Year 3

Year 3: August 2017 through July 2018

Monthly Advocate Meetings. Monthly advocate meetings at partner institutions will continue.  A call for new advocates will be released by the Advocate Coordinators, who will simultaneously update goals and actions for Advocates & Allies group.  We will continue to offer Ally trainings twice during both the Fall and Spring semesters.  Advocate groups will write case studies for inclusion in Advocates & Allies resource materials.  Advocate coordinators will continue to communicate by conference call with NDSU advocate coordinators at least once per semester.  Timeline: September 2017 through May 2018.

Finalize Ally Training Materials. Using NDSU, partner, and advisory board training materials, resources, and participant feedback, the NDSU advocate team will finalize Ally training materials and Advocates & Allies resources.  These materials will be published using an NDSU-hosted web site and submitted for other publication. Timeline: October 2017 through May 2018.

Knowledge Building/Evaluation/Dissemination. In coordination with partner institutions, NDSU will compile surveys, interviews, ethnographic notes, and other data to evaluate project impact.  The team will disseminate project outcomes and evaluation through online and traditional publication.  We anticipate findings will reveal that the Advocates & Allies programs are an effective way to address issues of “chilly” climate on college campuses.  Furthermore, we expect to learn whether such interventions are more useful to engineering programs (See Section C.2,  Timeline: October 2017 through July 2018.

ASEE Annual Conference and Exhibition, Salt Lake City, Utah. Publication and presentation of project outcomes and evaluation, particularly those associated with the ally trainings offered during the 2017 ASEE conference. A goal is to have ASEE formally adopt Advocates & Allies as a best practice and programmatic initiative.   Timeline: June 24-27, 2018.

C.2  Knowledge Building: Activities in support of the Research Component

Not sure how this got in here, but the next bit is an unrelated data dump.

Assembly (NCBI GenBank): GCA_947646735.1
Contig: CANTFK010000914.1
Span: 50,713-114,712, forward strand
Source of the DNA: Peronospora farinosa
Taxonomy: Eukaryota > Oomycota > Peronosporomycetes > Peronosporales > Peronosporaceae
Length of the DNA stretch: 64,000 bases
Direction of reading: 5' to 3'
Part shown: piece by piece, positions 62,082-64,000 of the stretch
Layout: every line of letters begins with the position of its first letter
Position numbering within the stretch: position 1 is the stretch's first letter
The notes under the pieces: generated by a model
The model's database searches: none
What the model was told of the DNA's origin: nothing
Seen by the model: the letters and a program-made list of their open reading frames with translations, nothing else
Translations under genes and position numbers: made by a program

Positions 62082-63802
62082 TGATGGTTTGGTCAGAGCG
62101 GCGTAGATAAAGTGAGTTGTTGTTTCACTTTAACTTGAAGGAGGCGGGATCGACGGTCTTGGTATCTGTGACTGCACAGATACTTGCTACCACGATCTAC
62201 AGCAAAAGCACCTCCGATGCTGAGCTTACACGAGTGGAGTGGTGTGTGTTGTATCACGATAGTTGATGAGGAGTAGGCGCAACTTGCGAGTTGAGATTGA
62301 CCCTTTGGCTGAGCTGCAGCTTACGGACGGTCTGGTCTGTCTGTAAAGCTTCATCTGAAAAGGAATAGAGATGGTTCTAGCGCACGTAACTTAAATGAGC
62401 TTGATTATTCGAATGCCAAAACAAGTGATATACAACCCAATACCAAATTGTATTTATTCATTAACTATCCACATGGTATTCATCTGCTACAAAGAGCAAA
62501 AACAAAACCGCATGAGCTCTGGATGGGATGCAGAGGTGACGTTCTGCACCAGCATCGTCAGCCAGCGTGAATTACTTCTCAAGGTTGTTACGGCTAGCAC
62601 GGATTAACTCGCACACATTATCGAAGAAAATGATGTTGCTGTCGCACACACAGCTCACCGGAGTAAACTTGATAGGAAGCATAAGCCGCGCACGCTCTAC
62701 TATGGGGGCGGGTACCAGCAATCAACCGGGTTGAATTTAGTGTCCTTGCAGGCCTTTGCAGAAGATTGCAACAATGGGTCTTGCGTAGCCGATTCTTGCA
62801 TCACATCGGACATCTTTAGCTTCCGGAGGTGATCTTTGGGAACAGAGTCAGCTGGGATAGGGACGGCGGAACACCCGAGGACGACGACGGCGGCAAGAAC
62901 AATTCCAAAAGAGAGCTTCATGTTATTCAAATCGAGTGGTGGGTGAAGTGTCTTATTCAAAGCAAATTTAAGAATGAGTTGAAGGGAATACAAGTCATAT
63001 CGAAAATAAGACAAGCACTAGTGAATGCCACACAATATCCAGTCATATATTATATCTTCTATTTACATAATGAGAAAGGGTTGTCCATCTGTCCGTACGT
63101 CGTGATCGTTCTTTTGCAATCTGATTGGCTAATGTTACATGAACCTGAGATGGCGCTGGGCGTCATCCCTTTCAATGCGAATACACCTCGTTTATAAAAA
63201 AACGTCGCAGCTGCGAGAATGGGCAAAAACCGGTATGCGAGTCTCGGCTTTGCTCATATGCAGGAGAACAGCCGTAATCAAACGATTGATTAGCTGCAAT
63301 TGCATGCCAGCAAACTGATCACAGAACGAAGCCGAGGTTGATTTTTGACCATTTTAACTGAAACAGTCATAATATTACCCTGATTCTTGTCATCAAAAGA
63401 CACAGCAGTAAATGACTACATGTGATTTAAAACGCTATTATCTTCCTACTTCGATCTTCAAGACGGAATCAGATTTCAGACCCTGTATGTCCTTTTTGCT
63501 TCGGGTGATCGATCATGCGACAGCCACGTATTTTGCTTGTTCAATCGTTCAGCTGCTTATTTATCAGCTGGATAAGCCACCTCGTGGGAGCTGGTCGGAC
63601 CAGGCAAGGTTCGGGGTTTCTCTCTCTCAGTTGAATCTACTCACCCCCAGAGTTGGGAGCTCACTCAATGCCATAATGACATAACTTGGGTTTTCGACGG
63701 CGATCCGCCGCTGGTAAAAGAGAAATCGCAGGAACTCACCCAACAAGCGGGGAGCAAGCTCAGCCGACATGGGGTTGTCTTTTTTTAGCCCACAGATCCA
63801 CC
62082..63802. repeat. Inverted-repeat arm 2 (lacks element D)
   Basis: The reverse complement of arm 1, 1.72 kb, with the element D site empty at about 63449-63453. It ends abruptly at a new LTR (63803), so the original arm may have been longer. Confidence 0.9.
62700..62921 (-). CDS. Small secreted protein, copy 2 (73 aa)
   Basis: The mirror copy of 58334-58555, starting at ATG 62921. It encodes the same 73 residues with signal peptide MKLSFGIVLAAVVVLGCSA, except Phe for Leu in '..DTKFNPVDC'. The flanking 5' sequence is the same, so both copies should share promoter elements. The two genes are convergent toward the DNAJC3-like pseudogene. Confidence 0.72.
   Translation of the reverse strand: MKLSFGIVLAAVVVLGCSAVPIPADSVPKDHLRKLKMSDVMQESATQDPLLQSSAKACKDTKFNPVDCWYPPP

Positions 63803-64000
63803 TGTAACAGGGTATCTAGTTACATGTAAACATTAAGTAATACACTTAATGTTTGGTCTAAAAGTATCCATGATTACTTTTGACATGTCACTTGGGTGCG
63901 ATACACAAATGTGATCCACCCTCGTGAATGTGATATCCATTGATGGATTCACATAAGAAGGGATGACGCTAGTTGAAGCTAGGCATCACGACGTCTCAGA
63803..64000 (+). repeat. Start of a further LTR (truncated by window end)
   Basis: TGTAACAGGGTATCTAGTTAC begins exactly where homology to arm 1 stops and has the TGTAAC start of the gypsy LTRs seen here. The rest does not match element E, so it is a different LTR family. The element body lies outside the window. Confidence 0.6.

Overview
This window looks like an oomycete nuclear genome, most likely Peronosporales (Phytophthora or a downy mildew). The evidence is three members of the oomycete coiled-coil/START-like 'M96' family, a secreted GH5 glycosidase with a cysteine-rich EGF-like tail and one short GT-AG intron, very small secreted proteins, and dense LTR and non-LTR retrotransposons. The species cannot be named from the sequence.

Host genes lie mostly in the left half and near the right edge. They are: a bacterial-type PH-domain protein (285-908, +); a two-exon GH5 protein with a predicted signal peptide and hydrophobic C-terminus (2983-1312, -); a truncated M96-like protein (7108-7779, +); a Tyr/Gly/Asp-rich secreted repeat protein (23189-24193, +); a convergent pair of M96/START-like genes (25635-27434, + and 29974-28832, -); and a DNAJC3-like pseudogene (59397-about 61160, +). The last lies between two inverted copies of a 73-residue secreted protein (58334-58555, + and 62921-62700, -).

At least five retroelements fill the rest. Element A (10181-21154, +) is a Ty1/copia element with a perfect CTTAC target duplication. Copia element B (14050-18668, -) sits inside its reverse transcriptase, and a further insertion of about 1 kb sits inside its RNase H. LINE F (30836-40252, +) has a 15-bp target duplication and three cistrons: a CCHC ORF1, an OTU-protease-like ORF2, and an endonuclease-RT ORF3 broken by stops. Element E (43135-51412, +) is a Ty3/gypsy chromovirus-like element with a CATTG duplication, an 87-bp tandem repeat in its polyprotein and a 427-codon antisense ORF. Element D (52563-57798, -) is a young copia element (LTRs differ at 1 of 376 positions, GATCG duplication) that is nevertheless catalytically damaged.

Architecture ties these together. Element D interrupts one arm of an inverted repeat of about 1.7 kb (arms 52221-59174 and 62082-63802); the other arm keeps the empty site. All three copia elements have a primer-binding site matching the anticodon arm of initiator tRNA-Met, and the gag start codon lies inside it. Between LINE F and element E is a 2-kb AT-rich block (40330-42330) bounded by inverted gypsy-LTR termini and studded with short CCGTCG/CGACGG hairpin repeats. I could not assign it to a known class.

In addition to assisting engineering programs to establish their own Advocates & Allies programs, ADVOCATE FORWARD will conduct research on these programs in order to create an empirical knowledge base about the use and efficacy of such programs as one means to improve the climate for all engineering faculty, especially women. This component of the proposed project is based on data described in section 6.  As we analyze these data, we will seek to answer the following research questions: 1) Why do men participate in an Advocate or Ally program? 2) How do institutions engage men engineering faculty (and men faculty in other disciplines) to be Advocates or Allies for gender equity? 3)What strategies exist to be effective as an Advocate or Ally? 4) What role do supportive members of the dominant group play in changing a gendered institution? 5) Does training increase the effectiveness of these groups?  In what ways? 6)How does the effectiveness of the Advocate or Ally program vary based on the cultural heritage (international status) of the faculty? 7)How does an Advocate/Ally program affect the climate of an engineering college/school without an NSF ADVANCE grant? 8) How does training and efficacy of the Advocates/Allies program differ by institution (size, region, type of degree-granting, public/private)?           9) How can research from this project contribute to wider knowledge about successful ally programs?

Because so little is known about the development and efficacy of men faculty advocacy groups, we expect to build knowledge by seeking answers to these questions, using pre- and post-training gender/climate surveys, as well as the focus group and interview data. Based on experience at NDSU for the past 6 years, as well as research regarding other ally programs, we anticipate the findings to reveal that Advocate/Ally programs are one effective way to address issues of “chilly” climate on college campuses. Additionally, we expect to learn whether such interventions are particularly useful to engineering programs, which appear to have more problematic climate issues brought about by ineffective recruiting and/or retaining efforts. To the best extent possible, with the quantitative data, attempts will be made to disaggregate the data by multiple characteristics; this process should be possible when data from all participating institutions are combined and will contribute to the knowledge base using data from multiple institutions. The qualitative data will provide rich descriptions of the perspectives of Allies, Advocates, women faculty, and non-allies that will further illustrate how allyship functions.